This year’s top speakers include Steve Bannon, once the chief strategist for President Trump, Dana Loesch, the former aggressively vocal National Rifle Association spokeswoman who made millions while achieving celebrity status in the gun industry, and a smattering of alt-right figures known for championing Trump and the Second Amendment.

 

Ryan Busse, a former gun industry executive turned self-described whistleblower, told The Daily Beast that the presence of such high-profile speakers lends a dangerous credibility to the armed American fringe that is increasingly angry, vocal, and demanding of government policies that cater to their politics.

 

“It’s going to send a message across the country that this is normal, that this is OK. This is American fascism being developed right before our eyes,” Busse said. “This is like 1936 Germany in a symposium.”

 

“The one that concerns me the most is Dana Loesch,” Busse added. “She's treated by gun consumers like royalty and here she is legitimizing this insanity. That scares me.”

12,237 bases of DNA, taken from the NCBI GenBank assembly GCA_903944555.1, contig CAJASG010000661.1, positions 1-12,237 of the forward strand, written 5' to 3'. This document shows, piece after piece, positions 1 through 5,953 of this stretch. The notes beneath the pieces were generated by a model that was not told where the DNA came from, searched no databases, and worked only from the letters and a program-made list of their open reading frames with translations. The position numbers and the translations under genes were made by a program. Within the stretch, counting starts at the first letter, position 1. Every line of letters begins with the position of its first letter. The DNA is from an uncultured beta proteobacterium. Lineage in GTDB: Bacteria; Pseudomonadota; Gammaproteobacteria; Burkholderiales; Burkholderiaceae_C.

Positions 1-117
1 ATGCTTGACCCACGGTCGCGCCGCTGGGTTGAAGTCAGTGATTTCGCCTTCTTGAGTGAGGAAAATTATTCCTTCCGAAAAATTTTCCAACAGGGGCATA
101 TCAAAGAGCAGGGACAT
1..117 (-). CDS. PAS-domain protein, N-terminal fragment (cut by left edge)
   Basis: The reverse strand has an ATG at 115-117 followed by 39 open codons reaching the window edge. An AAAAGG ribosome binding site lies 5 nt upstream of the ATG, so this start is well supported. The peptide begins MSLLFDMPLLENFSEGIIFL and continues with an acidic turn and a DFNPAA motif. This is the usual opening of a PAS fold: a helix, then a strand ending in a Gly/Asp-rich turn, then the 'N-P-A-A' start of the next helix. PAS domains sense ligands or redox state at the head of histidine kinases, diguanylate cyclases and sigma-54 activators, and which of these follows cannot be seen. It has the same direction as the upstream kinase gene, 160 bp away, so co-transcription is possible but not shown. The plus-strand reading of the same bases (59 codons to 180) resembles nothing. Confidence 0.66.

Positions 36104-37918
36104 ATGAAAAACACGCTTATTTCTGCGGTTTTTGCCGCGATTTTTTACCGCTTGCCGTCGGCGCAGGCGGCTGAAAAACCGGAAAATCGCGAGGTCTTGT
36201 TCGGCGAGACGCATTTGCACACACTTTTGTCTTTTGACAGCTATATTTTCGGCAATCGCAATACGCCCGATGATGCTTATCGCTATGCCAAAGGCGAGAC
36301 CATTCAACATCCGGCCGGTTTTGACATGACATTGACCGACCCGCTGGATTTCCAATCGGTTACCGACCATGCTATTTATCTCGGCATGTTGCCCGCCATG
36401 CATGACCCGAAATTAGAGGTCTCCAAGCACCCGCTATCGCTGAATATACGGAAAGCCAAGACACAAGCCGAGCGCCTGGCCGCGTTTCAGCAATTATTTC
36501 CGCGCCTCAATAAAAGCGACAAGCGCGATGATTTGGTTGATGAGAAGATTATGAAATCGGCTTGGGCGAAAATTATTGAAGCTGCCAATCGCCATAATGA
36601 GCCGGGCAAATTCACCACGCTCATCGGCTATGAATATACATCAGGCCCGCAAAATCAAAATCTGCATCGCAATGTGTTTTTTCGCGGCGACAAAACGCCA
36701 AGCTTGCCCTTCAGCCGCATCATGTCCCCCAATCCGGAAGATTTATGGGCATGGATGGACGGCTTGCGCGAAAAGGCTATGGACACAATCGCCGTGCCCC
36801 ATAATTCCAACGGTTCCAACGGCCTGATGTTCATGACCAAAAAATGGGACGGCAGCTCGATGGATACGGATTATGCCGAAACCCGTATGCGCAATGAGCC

As Busse said, it wasn’t the first “doomsday cult” in the world. “But it's the first one that a former spokesperson for the NRA is speaking at.”

 

(Neither Bannon nor Loesch responded to requests for comment.)

 

The free festival’s itinerary includes live music, firearms training, a “machine gun shoot,” and a “patriotic fireworks display.” They also plan to auction off guns to raise money for the NRA and Gun Owners of America, which touts itself as being “the only no-compromise gun lobby in Pennsylvania.”

 

The weekend festival is taking place in Greeley, Pennsylvania, near the company headquarters of Kahr Firearms Group, a relatively small manufacturer that makes semi-automatic handguns. Kahr is run by a family commonly derided as “the Moonies” because of its more famous legacy: a Christianity-based religious movement started in the 1950s by the patriarch, Sun Myung Moon.

 

The elder Moon founded “The Family Federation for World Peace and Unification,” claiming to be a messiah and eventually moving to the United States. While Sun Myung Moon became a prominent figure in the American conservative movement—founding The Washington Times newspaper—one of his sons, Justin Moon, founded the Kahr gun company in 1995. And another son, Hyung Jin Sean Moon, inherited an offshoot of the church that goes by the “World Peace and Unification Sanctuary” and warns about “the End of Times.”